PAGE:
Unfashionable perhaps, but for how long if he keeps this level of performance up? Enormous credit as a team player and how much has he compensated for loss at different times of Weir, Dunbar and Russell? Underrated, may be considered an understatement.
    Personally, I’m absolutely delighted for him and hope he bookends his season, poetically, with the winner @ Kingspan on May 30th.

    1. I’m all for a third pro team but am struggling to see where the market would be for it.

      Aberdeen is quoted, but the only football club in the oil-rich city only averages about 10-11,000 fans at home games, and this is a club with a long history and established fan base. Would a brand new Rugby franchise be able to attract the 5,000+ crowds needed in order for the franchise not to be a complete white elephant? Unlikely. Also, where would they play, Pittodrie? The surface is dreadful for 5 months of the football season so could only imagine the state of it if they played another 11 rugby matches on it.

      Borders? The locals wouldn’t turn out for it and there isn’t any suitable venues for it.

      1. Andy,

        In some Edinburgy and Glasgow games they attract crowds in the 2000-3000 range so I don’t think it would be absolutely necessary to get growds of 5000+ for every game to survive. Sharing a ground with Aberdeen FC would certainly work. Think about it, there are no other pro teams in that region so it would attract fans from not just Aberdeen but the surrounding areas. Also, Aberdeen is an economic heartland so I think it would be relatively easy to attract sponsorship.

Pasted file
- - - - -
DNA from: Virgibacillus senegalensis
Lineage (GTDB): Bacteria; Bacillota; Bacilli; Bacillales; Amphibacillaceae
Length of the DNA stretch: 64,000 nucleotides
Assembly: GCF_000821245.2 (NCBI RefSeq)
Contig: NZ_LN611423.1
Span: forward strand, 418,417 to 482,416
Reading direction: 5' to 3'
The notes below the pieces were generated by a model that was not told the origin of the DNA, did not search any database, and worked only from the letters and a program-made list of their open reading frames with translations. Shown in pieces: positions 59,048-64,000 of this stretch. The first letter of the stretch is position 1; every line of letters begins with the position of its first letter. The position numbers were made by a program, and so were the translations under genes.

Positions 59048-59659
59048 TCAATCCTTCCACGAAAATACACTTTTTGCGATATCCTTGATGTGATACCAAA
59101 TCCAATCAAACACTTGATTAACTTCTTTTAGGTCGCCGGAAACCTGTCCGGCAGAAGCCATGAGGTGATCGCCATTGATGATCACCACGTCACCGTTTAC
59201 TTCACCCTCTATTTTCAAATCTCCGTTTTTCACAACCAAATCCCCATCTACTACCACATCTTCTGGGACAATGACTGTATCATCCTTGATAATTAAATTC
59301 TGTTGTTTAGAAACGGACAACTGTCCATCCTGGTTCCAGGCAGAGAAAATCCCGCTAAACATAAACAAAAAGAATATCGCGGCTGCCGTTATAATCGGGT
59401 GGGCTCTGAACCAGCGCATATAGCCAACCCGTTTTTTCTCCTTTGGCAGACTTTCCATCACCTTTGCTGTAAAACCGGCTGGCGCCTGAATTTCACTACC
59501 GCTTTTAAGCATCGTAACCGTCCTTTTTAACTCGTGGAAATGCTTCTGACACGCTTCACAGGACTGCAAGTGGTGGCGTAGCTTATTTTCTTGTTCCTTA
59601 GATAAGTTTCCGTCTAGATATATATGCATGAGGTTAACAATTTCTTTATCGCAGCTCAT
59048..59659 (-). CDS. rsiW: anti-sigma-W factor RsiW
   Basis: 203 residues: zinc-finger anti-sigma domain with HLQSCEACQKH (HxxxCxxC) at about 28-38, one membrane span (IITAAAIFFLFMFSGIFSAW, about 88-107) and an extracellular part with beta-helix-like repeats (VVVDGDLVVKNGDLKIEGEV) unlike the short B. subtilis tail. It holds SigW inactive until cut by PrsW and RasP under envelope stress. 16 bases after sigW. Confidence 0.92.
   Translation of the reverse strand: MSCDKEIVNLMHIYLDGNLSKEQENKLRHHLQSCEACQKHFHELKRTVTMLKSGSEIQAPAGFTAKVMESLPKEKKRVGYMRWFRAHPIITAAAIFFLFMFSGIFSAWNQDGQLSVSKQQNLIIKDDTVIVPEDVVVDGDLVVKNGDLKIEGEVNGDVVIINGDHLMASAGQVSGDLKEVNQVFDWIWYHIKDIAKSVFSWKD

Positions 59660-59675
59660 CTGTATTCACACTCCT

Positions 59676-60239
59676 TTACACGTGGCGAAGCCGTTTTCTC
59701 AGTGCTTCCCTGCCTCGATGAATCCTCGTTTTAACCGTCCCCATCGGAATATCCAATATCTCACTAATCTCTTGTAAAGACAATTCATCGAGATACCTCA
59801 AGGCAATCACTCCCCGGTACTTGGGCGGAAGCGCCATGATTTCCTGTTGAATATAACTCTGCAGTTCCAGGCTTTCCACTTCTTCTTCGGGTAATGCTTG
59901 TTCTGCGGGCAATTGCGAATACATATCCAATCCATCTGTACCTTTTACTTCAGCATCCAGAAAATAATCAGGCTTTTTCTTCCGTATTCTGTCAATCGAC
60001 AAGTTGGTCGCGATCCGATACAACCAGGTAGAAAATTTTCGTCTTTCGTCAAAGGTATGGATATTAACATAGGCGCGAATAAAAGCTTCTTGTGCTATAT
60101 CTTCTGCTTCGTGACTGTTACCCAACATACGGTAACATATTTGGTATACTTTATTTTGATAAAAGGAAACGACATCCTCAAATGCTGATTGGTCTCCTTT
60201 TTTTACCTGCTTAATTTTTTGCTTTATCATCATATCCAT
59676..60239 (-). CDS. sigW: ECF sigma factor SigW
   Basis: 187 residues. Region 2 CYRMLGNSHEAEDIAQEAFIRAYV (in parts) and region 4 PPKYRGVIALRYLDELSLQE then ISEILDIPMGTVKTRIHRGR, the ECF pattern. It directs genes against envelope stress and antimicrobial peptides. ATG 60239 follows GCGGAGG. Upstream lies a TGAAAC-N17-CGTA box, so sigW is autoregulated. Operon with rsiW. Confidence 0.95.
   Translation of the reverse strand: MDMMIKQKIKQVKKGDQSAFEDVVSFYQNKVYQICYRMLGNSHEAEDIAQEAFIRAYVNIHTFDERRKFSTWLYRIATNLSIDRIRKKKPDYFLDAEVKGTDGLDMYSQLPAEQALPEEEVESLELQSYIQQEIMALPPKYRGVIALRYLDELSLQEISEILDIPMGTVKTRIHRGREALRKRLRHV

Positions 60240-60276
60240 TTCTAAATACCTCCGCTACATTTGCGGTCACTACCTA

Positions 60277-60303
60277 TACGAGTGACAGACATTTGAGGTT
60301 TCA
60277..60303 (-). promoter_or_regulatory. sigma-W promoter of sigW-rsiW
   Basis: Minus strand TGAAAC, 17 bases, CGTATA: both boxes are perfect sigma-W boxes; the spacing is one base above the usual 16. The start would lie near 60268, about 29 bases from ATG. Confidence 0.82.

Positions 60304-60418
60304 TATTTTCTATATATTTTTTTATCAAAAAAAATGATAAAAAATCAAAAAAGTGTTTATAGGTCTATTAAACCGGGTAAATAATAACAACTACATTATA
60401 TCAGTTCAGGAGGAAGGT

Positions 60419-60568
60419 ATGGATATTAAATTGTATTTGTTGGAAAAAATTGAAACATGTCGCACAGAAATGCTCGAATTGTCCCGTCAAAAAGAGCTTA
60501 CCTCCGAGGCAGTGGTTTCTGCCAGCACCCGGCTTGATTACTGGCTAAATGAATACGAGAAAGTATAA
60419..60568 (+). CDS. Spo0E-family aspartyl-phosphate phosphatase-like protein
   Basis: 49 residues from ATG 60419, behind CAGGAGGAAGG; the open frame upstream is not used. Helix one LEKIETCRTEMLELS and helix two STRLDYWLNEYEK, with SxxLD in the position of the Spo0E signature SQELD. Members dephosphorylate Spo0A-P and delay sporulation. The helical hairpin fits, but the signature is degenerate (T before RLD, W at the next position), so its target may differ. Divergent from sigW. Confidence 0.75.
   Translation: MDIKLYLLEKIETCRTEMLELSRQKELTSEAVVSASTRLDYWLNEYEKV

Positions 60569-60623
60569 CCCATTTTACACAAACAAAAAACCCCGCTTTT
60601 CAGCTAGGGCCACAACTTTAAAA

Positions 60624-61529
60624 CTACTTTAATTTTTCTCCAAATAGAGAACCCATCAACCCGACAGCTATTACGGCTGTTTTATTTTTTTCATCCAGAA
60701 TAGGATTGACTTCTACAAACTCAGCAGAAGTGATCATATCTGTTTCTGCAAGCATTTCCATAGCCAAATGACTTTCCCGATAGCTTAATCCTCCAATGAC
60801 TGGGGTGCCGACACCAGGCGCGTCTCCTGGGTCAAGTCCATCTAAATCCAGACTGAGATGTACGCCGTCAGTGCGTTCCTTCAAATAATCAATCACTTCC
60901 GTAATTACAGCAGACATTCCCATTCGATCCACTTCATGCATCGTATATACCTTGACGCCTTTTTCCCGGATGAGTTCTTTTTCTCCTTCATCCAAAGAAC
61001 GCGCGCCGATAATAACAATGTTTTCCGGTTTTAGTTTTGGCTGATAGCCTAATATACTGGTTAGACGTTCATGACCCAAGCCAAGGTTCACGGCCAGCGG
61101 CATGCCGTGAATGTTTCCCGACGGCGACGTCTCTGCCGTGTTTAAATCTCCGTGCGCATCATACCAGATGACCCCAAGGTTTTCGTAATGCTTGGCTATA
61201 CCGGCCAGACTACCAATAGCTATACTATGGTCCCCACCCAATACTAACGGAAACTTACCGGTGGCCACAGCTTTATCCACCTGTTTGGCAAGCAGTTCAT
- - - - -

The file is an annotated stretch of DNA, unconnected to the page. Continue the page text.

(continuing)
I think there would also be an apatite for the game in Perth which is also an economic stronghold.
        Regarding the borders, the focus would have to be on marketing and promotion. I believe the Reivers would have taken off had more emphasis been placed on these + good general management. These factors were missing last time around.
        All this has worked in Ireland so why not in Scotland. The apatite for the game has to be at least as big in our country.
        I will close on this point- I have a dream- a dream of 5 pro teams, a pool of players bigger than that of Ireland, Italy and Wales, our pro teams competing with the cream of Europe, our team competing for the 6 nations title and occasionally wining it, our national team getting beyond the QF of the WC and our team being in the top 4 in the World. I don’t think any of this is unreasonable but it just wont happen with 2 pro teams. The SRU are delusional.

  10. Just a thought. Now that the club sides have been withdrawn from the B & I Cup. Why don’t Glasgow and Edinburgh put their ‘A’ teams in? The Irish do this by using a mix of their academy players, some senior pros and call ups from the All Ireland league teams. Why doesn’t this happen in Scotland? Surely getting the young uns from the academies that are being established, some seasoned pros and the good amateurs who are potential pros games at this level can only benefit Scottish rugby? They would stand a better chance of competing too than the club sides alone.

    A question to be put to the SRU perhaps?

  11. Allan,